From static features of sound production to speech-relevant vocal flexibility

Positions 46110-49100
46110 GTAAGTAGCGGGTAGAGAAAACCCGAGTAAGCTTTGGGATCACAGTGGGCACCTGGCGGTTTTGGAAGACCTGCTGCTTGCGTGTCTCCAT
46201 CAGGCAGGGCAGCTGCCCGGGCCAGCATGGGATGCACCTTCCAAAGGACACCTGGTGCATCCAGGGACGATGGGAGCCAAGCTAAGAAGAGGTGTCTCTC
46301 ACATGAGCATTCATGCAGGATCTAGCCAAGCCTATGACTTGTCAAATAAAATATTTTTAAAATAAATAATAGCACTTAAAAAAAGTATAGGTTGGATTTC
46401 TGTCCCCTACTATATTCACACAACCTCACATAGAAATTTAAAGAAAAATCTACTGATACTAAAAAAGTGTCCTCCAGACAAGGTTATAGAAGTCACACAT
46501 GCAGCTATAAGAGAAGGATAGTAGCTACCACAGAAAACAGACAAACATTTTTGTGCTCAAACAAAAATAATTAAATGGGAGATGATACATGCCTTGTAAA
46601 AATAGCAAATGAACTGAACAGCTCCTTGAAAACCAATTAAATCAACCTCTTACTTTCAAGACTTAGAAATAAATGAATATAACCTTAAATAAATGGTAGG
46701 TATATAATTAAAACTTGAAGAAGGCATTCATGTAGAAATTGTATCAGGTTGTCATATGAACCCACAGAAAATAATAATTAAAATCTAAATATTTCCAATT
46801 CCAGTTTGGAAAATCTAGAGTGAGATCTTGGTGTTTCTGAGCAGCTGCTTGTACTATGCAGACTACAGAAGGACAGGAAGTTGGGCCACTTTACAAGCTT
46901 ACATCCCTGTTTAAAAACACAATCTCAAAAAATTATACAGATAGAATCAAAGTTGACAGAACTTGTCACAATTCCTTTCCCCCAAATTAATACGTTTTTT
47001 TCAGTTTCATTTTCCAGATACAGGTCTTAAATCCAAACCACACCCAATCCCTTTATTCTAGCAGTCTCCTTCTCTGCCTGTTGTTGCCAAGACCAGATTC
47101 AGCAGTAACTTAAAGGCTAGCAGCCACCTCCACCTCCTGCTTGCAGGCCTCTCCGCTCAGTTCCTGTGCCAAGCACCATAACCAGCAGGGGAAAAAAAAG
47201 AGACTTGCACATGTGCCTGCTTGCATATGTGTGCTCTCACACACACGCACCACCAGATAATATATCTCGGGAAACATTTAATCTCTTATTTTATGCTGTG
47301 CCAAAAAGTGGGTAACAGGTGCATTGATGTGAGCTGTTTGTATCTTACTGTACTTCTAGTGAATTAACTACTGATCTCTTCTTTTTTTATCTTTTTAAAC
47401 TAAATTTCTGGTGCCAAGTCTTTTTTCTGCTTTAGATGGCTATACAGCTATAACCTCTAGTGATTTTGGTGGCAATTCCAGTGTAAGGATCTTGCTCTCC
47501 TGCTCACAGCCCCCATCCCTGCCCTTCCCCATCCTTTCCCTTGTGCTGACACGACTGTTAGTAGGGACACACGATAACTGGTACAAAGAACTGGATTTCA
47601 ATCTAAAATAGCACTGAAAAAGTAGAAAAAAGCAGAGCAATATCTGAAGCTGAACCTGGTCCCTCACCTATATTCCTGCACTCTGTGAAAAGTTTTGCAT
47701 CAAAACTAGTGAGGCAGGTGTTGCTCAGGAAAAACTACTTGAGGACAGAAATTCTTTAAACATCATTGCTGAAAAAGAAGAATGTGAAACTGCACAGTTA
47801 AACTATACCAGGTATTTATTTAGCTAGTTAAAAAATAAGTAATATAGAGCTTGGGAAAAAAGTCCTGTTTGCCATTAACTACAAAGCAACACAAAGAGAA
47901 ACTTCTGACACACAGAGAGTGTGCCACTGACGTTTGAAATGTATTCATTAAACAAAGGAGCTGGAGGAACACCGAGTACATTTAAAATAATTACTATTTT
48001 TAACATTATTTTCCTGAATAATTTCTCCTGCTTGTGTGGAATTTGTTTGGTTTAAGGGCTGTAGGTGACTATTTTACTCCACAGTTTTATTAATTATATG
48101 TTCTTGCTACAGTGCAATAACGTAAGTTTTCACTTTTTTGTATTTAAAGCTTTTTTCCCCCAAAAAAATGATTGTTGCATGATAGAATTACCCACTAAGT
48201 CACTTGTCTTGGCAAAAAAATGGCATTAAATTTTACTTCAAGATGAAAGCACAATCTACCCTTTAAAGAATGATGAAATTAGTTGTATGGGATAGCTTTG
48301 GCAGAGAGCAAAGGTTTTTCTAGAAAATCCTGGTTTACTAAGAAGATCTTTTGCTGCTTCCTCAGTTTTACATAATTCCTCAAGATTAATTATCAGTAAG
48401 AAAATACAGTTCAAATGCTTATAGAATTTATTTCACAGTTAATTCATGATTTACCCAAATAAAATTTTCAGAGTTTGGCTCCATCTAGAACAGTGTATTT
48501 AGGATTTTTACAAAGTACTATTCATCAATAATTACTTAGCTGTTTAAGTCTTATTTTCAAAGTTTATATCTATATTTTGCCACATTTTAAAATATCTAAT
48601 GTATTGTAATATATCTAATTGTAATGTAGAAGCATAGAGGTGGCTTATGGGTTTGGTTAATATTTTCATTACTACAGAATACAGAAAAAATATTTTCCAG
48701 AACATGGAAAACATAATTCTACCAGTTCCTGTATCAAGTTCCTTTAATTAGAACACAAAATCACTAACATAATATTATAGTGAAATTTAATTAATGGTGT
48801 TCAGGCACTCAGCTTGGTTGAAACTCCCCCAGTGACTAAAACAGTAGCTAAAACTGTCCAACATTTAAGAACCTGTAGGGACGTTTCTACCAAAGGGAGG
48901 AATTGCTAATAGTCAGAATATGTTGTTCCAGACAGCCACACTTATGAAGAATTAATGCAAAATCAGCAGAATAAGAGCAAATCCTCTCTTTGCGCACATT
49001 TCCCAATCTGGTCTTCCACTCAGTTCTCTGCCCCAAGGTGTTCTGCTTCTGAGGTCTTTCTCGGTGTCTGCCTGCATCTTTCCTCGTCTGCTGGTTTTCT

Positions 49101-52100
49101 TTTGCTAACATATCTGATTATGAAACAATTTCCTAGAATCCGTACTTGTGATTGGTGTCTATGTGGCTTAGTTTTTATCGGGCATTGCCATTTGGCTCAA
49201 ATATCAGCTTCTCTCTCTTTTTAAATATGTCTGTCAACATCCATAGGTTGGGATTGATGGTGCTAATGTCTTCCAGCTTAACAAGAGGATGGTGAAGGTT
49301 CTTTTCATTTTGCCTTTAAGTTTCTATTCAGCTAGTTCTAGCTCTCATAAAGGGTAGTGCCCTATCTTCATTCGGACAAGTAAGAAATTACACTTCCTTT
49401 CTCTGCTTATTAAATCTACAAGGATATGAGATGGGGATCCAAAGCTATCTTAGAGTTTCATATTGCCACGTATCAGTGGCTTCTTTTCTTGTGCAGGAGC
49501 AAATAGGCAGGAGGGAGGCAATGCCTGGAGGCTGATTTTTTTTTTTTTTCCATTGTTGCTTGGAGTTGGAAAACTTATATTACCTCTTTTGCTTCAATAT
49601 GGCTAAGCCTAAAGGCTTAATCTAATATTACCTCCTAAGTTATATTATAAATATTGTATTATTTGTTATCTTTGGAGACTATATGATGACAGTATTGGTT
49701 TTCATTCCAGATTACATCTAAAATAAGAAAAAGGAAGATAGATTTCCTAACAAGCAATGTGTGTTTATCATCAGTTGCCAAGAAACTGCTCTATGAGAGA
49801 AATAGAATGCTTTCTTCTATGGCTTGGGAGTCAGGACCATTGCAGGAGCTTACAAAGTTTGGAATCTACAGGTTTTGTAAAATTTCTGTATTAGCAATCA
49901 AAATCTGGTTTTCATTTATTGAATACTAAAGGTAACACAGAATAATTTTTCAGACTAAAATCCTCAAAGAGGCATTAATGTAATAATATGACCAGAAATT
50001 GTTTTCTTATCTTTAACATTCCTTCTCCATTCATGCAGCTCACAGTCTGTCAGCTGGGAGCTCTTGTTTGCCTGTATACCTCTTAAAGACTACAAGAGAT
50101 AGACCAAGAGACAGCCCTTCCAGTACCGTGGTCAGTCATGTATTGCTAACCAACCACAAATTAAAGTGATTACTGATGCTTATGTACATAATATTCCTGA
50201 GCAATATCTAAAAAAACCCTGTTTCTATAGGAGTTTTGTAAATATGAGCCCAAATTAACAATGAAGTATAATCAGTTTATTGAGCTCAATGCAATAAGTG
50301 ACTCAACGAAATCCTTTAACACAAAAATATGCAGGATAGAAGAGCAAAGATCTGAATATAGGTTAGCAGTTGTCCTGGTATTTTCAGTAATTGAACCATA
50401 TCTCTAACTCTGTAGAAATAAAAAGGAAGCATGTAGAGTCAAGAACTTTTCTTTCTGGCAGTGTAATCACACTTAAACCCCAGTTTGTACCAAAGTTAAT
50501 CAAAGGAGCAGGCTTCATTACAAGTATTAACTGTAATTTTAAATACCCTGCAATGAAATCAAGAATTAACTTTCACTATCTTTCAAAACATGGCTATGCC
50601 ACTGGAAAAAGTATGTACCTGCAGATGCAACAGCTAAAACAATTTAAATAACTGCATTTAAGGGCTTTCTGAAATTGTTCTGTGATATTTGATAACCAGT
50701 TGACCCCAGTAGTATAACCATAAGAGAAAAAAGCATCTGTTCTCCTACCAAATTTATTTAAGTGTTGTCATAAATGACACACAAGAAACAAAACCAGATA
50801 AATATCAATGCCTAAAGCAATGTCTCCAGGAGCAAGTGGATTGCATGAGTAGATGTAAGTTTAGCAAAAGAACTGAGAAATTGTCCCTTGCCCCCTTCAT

Animal vocal signals can encode various information about the emitter, such as static (e.g. age, sex) and dynamic attributes (e.g. arousal, emotional valence). Acoustic allometry investigates in particular the relationship between acoustic characteristics of vocalizations and the signaler’s body size. While honest signaling entails accurate rendering of an animal’s body size through its vocalizations, evolutionary drivers of animal acoustic communication have shaped sound production apparatuses in ways that differ across species to varying degrees. Such anatomical adaptations inherently constrain vocal signals’ structure, and are necessary to account for when investigating the mechanisms and functions underlying species communication systems. However, acknowledging these constraints also have broader implications, in particular when investigating the cognitive underpinnings of speech-relevant traits such as vocal learning. The potential interplay between acoustic allometry and sound modulation illustrates how new theoretical frameworks can contribute to the discussion about the emergence of our own language.